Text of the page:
HSE Urges Railtrack to Install ATP
A report into a 1996 accident at Watford, issued by the Health and Safety Executive (HSE) is urging Railtrack, the owner of Britain's railway infrastructure to install Automatic Train Protection. The report had been withheld pending the prosecution of the driver Peter Afford who was found "not guilty" of manslaughter at Luton Magistrates Court on 11 March this year. The report makes a total of 21 recommendations.
The accident occurred at Watford Junction when the a train from Euston to Milton Keyes overan a red stop signal and was struck by an empty train travelling at about 50 mph (80 km/h). One passenger was killed and 69 were injured.
The driver claimed that he had not seen two, previous caution signals and when he saw the red signal, which was obsured by bushes his train was travelling at 68 mph (110km/h) and he could not pull-up in time. His train carried on to the junction into the path of the approaching empty train. Neither driver could do anything to avoid the inevitable collision.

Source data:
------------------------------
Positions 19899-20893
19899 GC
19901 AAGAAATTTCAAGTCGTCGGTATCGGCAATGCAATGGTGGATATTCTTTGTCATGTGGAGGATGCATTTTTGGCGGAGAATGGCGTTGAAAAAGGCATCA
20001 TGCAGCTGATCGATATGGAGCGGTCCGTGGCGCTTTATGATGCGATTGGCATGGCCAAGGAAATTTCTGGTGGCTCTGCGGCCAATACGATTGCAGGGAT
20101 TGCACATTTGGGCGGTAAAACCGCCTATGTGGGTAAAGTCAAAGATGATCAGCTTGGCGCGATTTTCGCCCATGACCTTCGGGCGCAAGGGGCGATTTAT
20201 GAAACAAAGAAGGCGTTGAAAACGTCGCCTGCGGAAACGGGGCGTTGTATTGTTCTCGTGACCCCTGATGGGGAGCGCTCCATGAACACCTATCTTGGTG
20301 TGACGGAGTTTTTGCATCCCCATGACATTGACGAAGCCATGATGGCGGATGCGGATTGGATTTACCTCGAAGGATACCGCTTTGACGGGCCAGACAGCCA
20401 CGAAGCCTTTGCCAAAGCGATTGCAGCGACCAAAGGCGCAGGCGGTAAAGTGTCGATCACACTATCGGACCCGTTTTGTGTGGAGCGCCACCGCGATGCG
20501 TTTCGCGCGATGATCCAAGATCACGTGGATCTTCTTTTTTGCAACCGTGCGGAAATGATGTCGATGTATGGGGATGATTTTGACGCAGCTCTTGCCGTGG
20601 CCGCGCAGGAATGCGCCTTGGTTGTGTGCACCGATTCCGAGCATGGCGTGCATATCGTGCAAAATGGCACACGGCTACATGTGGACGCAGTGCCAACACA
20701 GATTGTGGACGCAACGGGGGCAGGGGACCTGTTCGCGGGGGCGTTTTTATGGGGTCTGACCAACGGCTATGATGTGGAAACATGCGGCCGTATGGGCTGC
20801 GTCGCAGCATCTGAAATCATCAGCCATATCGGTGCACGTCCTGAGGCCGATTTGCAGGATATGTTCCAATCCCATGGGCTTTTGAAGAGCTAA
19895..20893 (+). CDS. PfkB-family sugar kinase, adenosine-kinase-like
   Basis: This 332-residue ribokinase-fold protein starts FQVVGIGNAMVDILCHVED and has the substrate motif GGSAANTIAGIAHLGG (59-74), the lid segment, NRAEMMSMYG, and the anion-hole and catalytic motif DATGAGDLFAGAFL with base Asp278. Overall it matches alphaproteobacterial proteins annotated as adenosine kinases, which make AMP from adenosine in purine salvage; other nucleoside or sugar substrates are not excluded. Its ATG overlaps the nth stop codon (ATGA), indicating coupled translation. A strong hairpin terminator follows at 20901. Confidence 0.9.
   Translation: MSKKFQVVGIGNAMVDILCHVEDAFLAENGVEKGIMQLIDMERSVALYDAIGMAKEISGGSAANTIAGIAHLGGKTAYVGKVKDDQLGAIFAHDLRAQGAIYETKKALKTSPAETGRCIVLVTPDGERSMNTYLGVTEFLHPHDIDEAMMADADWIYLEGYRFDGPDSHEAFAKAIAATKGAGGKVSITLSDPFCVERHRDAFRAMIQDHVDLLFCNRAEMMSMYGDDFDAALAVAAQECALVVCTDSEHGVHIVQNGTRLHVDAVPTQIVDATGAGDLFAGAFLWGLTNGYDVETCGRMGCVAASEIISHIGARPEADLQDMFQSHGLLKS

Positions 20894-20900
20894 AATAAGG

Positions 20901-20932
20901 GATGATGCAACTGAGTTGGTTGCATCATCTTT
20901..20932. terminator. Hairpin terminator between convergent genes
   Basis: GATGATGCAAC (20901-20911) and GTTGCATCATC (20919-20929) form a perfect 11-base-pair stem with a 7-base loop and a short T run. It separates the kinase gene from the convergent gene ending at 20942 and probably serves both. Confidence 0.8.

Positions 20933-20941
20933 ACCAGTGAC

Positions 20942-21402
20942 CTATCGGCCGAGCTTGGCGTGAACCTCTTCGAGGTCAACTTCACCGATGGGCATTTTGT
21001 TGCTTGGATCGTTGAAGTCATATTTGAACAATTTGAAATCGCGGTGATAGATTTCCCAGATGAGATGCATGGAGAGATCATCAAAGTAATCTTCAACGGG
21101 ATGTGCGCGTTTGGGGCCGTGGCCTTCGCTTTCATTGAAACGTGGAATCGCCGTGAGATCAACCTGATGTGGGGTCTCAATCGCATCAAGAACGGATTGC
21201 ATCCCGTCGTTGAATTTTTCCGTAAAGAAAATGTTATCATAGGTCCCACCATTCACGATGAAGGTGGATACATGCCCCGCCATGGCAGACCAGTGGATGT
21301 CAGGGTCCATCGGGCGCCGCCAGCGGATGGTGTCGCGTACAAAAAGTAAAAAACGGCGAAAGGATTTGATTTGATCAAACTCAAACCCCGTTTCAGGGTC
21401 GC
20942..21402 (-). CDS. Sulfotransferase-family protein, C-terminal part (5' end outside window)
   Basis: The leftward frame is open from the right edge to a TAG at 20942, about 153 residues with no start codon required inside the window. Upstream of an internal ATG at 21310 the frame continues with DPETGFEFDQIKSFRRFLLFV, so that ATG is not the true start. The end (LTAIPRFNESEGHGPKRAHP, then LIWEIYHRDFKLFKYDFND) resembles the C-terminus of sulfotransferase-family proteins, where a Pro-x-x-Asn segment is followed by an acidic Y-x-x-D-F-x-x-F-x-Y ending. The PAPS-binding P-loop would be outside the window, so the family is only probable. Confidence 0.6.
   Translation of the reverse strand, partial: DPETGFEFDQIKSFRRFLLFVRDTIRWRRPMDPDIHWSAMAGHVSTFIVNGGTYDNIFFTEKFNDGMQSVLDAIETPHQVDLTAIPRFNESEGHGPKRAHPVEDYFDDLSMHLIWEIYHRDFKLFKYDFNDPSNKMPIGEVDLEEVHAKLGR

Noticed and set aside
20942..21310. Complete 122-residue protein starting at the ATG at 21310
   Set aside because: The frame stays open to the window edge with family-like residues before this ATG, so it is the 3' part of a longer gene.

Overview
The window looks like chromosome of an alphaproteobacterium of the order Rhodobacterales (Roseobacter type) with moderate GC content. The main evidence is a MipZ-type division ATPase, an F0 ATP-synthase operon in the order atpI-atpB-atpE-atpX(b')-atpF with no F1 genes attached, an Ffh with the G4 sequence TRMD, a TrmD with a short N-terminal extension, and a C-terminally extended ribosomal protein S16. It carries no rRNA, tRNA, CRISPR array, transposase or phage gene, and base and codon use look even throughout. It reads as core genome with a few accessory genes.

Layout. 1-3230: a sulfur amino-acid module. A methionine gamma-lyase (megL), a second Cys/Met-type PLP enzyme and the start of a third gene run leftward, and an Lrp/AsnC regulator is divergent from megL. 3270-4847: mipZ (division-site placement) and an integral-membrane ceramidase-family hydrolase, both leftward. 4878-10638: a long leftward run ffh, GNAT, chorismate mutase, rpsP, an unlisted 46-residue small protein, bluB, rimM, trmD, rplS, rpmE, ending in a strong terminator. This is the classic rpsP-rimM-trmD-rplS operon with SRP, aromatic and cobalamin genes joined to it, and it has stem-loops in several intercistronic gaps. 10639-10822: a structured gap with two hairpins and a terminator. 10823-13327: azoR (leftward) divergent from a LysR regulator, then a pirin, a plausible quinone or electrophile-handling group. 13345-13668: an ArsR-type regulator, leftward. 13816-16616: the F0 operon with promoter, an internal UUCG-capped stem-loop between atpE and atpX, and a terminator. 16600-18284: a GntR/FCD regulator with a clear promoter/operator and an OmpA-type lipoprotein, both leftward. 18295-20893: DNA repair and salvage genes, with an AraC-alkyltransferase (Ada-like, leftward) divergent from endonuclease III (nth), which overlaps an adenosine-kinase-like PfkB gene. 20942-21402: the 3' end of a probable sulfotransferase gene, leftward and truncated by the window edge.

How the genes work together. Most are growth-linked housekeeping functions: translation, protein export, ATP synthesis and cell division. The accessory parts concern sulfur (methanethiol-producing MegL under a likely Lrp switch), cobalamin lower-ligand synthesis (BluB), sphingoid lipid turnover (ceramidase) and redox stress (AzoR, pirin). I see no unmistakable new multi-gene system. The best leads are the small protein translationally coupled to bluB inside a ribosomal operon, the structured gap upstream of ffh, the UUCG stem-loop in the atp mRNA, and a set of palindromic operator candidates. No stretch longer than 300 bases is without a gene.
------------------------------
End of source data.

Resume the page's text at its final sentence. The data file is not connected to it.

Had Automatic Train Protection (ATP) been installed, the driver of the Euston - Milton Keyes train would have been alerted to the caution aspect of the preceeding signals. Railtrack has evaluated ATP, but rejected its implimentation on cost/benefit grounds!